switch back —
TeleTracking, which has personal ties to Trump, made over $50M in federal contracts.
– Aug 15, 2022 10:33 pm UTC
Enlarge / Former president Donald Trump, right, listens to Deborah Birx, former coronavirus response coordinator, as she speaks during a news conference in the White House in Washington, DC, on Thursday, April 23, 2020.
This December, the US Centers for Disease Control and Prevention will finally regain control of national COVID-19 hospital data—which the agency abruptly lost early in the pandemic to an inexperienced private company with ties to then-President Donald Trump.
As SARS-CoV-2 raged in the summer of 2020, the Trump administration was busy sabotaging the once-premier public health agency. The administration’s meddling included stripping the CDC of its power to collect critical data on COVID-19 patients and pandemic resources in hospitals around the country.
According to multiple investigative reports at the time, then-White House Coronavirus Task Force Coordinator Deborah Birx was frustrated by the CDC’s slow and somewhat messy process of collecting and tidying the data submitted by thousands of hospitals. The data included stats on admissions, patient demographics, bed availability, ventilator use, discharges, and personal protective equipment (PPE) supplies.
In July 2020, the Trump administration abruptly directed hospitals to stop reporting all that data to the CDC and instead submit it to a new database run by the Pittsburgh-based software company TeleTracking Technologies. The little-known company had won a $10.2 million, six-month contract with the federal government, despite having no previous experience with setting up such a data-collection system. Before the award, the company had won only small contracts with the Department of Veterans Affairs for software that tracked the status of patients. The $10.2 million pandemic-era grant was over twenty times larger than all of the company’s previous government grants combined.
The move quickly drew questions and concern from journalists and lawmakers. An investigation by NPR detailed irregularities in how TeleTracking won the contract. For instance, the Department of Health and Human Services initially said it was a no-bid contract—meaning that companies did not provide competing proposals to do the work—only to backpedal and say there was competition. The department clarified that the contract was won through a low-stakes competitive process called a “Broad Agency Announcement,” which is a process usually used for innovative research, not setting up a database.
Meanwhile, a spokesperson for TeleTracking co-CEO Michael Zamagias told NPR that the company won the contract after the HHS reached out to it directly over the phone. NPR also noted that Zamagias was a long-time Republican donor who was previously in the real-estate business. Notably, he had personal ties to a Manhattan-based real estate financing company, Cooper-Horowitz, which worked extensively with the Trump Organization. Neal Cooper, whose father was a partner in the company, was closely mentored by Zamagias. Cooper told NPR that “we did tons of business with [Trump], billions of dollars of business.”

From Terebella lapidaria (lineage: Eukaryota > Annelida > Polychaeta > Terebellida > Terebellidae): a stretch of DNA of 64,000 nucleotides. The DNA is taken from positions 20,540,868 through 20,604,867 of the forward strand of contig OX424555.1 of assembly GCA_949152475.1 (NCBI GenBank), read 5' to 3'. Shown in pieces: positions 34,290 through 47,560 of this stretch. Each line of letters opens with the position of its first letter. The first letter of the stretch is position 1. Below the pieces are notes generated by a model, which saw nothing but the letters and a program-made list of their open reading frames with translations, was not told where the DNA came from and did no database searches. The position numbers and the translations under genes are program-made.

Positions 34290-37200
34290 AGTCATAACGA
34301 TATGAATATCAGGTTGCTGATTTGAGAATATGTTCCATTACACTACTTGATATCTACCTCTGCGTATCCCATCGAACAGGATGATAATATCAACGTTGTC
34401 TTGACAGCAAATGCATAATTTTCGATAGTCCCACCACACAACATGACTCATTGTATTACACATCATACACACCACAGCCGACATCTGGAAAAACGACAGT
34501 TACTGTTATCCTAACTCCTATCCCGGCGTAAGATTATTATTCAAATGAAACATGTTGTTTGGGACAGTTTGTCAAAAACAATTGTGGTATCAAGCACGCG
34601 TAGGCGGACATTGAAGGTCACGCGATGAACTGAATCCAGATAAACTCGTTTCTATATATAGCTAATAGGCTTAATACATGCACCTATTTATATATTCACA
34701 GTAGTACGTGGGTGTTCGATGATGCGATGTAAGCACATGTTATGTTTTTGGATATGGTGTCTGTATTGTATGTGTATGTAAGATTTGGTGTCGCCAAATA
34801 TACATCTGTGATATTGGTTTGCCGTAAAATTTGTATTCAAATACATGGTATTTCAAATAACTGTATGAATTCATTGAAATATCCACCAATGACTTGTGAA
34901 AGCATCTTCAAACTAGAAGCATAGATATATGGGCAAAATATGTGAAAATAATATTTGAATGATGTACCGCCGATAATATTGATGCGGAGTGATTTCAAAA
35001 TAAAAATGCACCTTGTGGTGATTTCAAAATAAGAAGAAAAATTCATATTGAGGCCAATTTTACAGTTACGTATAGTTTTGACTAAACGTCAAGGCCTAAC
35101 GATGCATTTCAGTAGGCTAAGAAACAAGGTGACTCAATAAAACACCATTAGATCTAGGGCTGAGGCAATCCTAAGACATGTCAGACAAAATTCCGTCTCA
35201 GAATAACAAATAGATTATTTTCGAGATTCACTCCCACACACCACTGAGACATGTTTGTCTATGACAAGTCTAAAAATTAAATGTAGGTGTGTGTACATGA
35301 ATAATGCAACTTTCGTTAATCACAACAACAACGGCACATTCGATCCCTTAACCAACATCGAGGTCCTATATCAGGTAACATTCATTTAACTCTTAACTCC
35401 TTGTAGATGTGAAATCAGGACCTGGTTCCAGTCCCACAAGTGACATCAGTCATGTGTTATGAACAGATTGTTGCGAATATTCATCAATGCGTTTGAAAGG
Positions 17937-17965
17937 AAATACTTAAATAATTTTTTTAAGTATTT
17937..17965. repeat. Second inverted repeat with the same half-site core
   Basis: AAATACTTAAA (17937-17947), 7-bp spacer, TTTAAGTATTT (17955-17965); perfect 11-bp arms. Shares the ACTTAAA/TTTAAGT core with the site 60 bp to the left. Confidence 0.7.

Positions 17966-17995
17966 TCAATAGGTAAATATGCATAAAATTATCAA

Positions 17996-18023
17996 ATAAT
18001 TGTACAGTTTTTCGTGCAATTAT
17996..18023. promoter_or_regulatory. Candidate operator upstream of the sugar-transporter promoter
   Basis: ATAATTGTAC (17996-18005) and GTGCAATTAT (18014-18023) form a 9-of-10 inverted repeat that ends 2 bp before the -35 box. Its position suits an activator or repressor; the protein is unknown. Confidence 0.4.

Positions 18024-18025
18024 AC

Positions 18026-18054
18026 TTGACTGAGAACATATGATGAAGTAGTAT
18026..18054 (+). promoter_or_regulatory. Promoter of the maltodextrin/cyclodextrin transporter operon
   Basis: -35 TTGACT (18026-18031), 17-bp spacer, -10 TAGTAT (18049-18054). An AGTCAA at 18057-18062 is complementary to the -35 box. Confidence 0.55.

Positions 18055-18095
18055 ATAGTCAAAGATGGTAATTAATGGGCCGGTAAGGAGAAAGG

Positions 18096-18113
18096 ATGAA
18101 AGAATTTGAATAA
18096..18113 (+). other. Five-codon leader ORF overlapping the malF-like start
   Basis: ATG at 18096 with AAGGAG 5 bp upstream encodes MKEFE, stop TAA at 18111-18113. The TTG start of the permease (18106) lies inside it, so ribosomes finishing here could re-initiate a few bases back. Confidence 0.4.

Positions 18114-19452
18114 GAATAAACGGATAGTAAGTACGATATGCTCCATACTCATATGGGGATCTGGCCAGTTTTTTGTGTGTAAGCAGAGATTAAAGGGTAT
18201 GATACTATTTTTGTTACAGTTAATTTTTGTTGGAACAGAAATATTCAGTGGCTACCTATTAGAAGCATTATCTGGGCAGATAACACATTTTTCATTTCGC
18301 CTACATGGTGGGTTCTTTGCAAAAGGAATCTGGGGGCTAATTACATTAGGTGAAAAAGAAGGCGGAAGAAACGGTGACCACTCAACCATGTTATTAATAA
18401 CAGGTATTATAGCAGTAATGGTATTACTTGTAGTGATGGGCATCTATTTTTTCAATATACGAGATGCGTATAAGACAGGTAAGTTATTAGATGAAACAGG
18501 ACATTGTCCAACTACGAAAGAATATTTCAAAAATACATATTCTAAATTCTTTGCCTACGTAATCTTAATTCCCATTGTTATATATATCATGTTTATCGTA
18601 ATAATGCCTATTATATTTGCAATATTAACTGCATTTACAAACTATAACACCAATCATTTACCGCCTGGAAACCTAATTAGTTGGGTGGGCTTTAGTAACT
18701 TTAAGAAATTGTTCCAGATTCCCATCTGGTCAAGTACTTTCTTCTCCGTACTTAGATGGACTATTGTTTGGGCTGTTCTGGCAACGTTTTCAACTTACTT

End of an era
When officials for the Trump administration delivered the news to the CDC that TeleTracking was taking over, staffers immediately knew that the transfer would be a disaster, according to an investigative report by Science. One CDC staff member left the announcement meeting to sob. Others were outraged. “Birx has been on a monthslong rampage against our data,” one CDC employee texted to a colleague shortly after the meeting. “Good fucking luck getting the hospitals to clean up their data and update daily.”
The CDC staffers were right to be pessimistic. The transition to the new system was chaotic due to technical and administrative problems. Hospitals complained that they didn’t have enough time to prepare and that they faced frustrating technical problems requiring intensive resources at a time when they were overwhelmed with patients. The result was unreliable data amid a public health crisis.
“We went dark at the same time we were getting close to what our previous peak was,” Dave Dillon, vice president of media and public relations for the Missouri Hospital Association, told Healthcare IT News at the time. “Moving from a known platform that all of the individuals could easily manipulate… has harmed our ability to have that situational awareness.”
Nevertheless, TeleTracking’s contract has been continually renewed since then, and the company has earned more than $50 million. Now, that’s coming to an end. The latest contract expires on December 31 and will not be renewed. Hospitals will once again submit their data to the CDC starting in mid-December, according to a leaked email seen by Bloomberg News.
“This change is both a surprise and a disappointment for us,” Christopher Johnson, TeleTracking’s president and co‑CEO, told Bloomberg. Johnson added that the company will work to make the transition smooth.
The move follows emphasis by current CDC Director Rochelle Walensky to modernize the CDC’s data collection. On August 1, the federal government issued a final rule that outlined new measures for the data collection system. Some hospitals have called the switch back “disruptive,” Bloomberg noted, but it generally appears to be a rare win for the CDC, which has faced extensive criticism amid the pandemic.